On Tuesday, NSW Premier Gladys Berejiklan said NSW would be relaxing its social-distancing measures from Friday, 1st May onward.
Two points are key takeaways from her announcement:
- Inherent risk to easing restrictions, but
- absolutely confident that people will be responsible.
The above two points puts the onus of public health ont he people of NSW – it depends upon them to either, have the social-distancing measures reimposed, or further relaxation of the measures. The relief measures, which will allow 2 adults (and their children if they have any) to meet others households for social gatherings.
- Public responsibility important to prevent community transmission of COVID-19.
- Until a vaccine is developed, physical distancing is going to be the new norm.
- The government will reassess restrictions at the end of each month.
“Two adults will be able to go and visit anybody else in their home on the basis of care, on the basis of reducing social isolation and everybody’s mental health,” Premier Gladys Berejiklian said on Tuesday morning.
If you have younger children, you will be able to bring them with you on the visit and they will not count towards the “two adults” total.
The number of new infections in NSW has been on the decline – with only 5 testing positive for COVID-19 amongst the 4,000 tested. NSW government is confident the state has been able to drastically decrease community transmission, therefore encouraged to relax social distancing measures imposed to curb the outbreak.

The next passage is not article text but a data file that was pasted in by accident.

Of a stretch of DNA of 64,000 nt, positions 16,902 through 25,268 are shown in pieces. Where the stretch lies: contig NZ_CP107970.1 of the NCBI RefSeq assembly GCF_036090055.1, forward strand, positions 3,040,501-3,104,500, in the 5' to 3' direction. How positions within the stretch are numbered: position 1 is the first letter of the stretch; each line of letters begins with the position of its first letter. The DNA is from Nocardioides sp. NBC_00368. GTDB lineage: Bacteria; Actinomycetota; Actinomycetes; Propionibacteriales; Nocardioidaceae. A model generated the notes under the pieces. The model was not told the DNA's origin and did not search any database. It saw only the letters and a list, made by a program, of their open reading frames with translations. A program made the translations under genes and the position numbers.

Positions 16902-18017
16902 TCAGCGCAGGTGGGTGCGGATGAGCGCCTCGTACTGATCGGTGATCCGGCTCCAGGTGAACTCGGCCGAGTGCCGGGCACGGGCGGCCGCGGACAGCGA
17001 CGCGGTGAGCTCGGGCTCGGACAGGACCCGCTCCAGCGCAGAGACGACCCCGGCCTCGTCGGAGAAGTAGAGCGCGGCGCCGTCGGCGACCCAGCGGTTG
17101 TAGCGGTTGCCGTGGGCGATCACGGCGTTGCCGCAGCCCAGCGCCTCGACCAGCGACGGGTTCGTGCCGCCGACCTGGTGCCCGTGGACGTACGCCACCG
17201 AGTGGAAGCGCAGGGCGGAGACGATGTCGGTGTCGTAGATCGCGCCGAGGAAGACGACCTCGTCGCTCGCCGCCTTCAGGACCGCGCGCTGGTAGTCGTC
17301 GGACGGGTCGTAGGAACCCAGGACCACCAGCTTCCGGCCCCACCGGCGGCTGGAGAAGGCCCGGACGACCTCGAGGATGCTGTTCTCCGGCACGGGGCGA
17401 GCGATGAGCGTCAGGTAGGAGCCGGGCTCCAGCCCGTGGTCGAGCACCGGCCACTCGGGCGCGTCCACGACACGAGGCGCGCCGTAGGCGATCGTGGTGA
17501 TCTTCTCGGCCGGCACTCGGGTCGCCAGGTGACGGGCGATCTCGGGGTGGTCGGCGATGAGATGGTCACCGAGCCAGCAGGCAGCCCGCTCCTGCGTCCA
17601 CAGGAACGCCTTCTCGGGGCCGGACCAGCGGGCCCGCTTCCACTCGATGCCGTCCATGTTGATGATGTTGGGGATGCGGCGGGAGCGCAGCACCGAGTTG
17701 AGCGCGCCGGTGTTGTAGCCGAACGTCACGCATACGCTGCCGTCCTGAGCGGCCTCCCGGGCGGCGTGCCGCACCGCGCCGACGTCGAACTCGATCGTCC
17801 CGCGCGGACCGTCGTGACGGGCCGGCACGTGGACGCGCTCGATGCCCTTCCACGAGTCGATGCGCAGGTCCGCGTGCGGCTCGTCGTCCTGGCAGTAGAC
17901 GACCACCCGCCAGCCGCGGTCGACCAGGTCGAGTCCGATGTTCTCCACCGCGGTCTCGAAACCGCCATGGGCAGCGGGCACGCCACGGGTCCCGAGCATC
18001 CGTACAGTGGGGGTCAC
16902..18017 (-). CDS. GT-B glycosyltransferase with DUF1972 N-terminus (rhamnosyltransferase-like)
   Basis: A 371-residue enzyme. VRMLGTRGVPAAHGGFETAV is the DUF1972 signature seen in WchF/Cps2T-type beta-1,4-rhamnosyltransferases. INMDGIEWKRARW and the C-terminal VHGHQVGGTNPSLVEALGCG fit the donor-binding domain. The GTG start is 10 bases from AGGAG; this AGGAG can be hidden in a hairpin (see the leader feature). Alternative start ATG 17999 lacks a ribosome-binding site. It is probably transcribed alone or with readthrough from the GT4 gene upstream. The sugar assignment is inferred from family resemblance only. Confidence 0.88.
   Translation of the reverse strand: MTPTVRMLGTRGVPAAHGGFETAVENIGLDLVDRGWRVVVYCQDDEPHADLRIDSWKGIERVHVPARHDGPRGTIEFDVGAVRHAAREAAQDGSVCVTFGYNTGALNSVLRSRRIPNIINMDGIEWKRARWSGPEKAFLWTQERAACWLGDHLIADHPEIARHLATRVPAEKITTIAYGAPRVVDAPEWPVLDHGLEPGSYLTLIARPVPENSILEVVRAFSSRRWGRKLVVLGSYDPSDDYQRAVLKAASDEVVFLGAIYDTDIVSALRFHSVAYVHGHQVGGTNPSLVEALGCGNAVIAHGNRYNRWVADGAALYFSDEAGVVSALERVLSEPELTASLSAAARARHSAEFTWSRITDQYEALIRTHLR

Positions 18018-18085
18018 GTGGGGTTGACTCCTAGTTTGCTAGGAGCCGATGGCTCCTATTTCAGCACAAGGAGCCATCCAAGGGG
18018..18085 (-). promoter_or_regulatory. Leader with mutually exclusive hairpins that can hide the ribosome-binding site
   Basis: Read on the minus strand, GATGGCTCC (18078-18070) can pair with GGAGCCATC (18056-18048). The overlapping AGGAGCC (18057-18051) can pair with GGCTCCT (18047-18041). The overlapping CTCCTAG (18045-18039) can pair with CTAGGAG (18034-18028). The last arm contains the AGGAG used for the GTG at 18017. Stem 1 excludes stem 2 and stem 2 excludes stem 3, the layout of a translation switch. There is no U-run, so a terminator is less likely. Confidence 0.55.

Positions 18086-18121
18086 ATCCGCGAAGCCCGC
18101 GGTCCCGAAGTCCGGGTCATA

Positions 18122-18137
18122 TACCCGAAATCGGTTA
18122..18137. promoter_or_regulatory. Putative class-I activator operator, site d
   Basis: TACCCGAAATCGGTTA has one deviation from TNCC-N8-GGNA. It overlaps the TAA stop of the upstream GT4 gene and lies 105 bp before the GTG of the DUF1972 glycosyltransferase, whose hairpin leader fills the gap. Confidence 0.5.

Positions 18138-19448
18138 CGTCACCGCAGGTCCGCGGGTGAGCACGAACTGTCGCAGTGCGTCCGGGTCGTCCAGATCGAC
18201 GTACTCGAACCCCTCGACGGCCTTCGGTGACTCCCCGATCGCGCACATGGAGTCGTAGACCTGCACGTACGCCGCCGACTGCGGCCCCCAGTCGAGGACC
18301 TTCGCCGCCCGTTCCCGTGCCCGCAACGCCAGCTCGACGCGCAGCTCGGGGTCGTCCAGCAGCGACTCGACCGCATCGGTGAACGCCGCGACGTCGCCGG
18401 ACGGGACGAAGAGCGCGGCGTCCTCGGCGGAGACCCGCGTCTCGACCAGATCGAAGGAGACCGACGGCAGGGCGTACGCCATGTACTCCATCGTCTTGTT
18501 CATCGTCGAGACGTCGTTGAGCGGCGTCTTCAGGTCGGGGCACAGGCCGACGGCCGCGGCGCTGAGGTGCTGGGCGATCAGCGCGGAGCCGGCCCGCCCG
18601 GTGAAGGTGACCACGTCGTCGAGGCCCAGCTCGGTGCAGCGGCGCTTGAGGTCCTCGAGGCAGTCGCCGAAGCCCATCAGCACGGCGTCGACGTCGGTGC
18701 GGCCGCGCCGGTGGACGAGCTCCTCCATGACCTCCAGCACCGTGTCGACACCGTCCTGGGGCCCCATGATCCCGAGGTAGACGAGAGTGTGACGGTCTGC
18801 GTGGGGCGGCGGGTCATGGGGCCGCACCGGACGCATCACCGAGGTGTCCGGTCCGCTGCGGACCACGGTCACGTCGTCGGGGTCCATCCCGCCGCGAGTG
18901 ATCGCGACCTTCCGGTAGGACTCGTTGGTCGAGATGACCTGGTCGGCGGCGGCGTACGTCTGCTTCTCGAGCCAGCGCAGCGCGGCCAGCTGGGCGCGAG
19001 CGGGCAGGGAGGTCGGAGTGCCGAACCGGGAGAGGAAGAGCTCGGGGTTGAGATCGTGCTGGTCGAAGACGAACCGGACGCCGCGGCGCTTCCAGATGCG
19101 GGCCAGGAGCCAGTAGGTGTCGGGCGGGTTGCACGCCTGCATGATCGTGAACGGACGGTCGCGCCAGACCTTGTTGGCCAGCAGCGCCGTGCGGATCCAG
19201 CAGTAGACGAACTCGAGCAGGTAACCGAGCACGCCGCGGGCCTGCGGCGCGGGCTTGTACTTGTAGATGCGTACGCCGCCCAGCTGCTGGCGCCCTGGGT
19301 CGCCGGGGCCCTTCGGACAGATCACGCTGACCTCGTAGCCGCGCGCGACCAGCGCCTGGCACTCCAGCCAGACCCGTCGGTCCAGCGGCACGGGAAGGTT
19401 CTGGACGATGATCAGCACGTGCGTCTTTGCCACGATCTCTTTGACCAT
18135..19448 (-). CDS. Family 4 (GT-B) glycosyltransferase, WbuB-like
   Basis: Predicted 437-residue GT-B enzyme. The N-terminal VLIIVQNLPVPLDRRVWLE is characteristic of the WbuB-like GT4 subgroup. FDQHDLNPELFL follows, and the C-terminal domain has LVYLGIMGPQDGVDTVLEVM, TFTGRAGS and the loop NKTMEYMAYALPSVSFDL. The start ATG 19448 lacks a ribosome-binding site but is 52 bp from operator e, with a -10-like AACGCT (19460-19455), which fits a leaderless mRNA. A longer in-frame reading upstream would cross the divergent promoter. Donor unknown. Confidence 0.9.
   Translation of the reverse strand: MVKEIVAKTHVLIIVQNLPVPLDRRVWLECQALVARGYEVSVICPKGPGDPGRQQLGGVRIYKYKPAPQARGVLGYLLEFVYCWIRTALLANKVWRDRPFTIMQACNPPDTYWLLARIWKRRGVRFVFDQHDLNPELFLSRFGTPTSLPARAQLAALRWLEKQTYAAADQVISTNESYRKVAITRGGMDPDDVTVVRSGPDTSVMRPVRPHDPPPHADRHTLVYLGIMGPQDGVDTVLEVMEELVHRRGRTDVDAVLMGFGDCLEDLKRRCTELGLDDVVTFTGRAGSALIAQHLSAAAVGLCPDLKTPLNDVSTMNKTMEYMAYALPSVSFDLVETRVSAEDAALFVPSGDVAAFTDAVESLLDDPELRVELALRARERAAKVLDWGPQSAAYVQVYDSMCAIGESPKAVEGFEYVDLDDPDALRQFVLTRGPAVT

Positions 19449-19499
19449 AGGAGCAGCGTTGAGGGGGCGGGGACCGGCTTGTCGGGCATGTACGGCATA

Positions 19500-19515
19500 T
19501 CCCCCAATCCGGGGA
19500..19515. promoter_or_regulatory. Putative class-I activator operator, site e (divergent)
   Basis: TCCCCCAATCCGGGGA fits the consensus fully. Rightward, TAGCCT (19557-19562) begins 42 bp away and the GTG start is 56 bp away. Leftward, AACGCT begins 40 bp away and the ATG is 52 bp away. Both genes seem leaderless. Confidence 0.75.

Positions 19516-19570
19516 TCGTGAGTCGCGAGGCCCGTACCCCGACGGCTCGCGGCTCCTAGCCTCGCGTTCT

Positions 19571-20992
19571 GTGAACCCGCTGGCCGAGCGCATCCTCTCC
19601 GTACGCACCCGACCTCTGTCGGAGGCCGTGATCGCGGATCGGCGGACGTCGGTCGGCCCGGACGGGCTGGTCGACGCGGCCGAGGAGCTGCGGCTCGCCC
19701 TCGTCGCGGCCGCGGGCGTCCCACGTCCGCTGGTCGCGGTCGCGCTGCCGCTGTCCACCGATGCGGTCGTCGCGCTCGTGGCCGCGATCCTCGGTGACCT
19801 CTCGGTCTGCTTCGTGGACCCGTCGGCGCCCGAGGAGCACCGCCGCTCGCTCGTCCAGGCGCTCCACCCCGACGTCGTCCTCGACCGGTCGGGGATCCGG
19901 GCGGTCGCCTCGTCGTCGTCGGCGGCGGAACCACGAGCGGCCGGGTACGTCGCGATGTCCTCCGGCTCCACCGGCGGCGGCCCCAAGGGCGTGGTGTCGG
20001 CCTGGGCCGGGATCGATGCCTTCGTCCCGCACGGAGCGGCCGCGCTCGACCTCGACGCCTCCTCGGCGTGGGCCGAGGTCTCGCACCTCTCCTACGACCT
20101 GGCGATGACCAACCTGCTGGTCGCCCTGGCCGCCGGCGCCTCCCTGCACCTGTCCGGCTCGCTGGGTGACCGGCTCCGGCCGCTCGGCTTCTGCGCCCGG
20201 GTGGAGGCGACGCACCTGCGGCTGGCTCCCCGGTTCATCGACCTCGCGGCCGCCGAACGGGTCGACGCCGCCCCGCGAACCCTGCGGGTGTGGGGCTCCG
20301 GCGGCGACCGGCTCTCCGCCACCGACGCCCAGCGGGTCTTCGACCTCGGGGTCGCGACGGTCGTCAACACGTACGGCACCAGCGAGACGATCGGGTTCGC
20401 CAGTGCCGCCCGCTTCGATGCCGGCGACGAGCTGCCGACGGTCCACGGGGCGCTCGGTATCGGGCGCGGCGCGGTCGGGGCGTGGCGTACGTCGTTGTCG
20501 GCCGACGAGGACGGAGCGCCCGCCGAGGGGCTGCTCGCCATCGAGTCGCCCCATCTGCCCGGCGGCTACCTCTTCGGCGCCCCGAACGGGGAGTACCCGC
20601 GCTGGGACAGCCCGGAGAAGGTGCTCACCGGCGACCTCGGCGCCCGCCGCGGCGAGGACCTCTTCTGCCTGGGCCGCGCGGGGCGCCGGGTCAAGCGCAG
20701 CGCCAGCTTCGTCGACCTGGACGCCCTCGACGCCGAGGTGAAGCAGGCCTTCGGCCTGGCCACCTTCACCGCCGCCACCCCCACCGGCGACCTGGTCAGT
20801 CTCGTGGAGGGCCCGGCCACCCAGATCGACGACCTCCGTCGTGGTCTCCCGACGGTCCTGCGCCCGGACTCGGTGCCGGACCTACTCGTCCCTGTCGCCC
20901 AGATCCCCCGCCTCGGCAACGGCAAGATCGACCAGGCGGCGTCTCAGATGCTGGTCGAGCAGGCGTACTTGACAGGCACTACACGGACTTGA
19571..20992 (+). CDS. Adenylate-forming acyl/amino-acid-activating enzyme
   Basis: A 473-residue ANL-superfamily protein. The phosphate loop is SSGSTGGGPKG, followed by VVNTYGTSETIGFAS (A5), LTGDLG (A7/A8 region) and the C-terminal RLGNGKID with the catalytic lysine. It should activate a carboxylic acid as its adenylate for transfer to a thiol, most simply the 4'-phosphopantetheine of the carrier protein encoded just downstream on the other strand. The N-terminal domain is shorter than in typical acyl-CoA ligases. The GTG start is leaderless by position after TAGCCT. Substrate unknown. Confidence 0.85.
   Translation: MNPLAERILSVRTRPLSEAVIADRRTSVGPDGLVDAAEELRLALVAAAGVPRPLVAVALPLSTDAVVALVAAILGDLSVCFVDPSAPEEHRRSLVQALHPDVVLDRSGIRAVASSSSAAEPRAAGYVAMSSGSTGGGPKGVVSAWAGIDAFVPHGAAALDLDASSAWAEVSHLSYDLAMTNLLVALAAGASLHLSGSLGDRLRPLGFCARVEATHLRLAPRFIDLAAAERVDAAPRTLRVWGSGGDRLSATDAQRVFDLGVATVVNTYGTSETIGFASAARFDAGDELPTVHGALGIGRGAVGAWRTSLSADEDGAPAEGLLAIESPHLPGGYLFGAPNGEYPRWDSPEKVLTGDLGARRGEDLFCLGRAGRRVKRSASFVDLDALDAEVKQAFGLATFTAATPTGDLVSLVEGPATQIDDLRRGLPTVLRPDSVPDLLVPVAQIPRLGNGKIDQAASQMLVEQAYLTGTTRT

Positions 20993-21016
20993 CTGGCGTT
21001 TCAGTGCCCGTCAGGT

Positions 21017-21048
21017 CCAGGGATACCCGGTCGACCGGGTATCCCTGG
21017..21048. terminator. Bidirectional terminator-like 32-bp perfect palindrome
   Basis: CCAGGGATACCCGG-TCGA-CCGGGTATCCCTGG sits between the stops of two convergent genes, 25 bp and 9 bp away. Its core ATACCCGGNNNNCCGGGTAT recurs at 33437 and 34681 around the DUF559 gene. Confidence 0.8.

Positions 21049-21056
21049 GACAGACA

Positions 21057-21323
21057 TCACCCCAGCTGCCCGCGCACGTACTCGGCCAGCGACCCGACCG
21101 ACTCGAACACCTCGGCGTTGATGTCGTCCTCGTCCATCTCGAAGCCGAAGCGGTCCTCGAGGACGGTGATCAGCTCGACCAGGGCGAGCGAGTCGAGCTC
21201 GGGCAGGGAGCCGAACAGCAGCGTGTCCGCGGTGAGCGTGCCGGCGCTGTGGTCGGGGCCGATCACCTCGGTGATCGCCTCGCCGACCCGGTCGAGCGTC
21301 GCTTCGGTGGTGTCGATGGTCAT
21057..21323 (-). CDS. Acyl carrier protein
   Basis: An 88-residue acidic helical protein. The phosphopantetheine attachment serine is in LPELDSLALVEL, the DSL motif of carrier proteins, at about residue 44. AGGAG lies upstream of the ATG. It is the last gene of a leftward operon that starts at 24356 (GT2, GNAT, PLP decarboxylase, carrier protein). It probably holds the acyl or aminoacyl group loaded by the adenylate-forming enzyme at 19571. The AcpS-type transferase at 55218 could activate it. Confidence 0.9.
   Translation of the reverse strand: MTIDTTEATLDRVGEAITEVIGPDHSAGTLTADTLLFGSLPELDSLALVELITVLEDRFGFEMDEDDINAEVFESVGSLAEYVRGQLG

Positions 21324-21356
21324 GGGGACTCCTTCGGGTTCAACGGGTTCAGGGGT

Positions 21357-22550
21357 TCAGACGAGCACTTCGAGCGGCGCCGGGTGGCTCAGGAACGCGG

However, to keep the community safe, public vigilance is crucial – NSW residents will have to continue practicing social-distancing from others to prevent a resurgence in community transmission. Those who are feeling unhealthy, or showing any symptoms of COVID-19 should self-isolate and get themselves tested.
The announcement also does not repeal the Public Health (COVID-19 Restrictions on Gathering and Movement) Order 2020) entirely – and restrictions on non-essential travel, and public gatherings beyond permitted two members visiting another household is still restricted. The government will reassess restrictions at the end of each month.
The responsibility of NSW’s public health, as it is elsewhere in the world, is largely shouldered upon the people and their activities. Physical distancing and hygienic practices must be continued to lessen the spread of COVID-19 in our community.
Only if the risk of community transmission is contained, then decisions of opening other aspects of the economy will be possible – and until a vaccine is found, we have to be used to the fact that ‘social distancing is going to be the new norm’.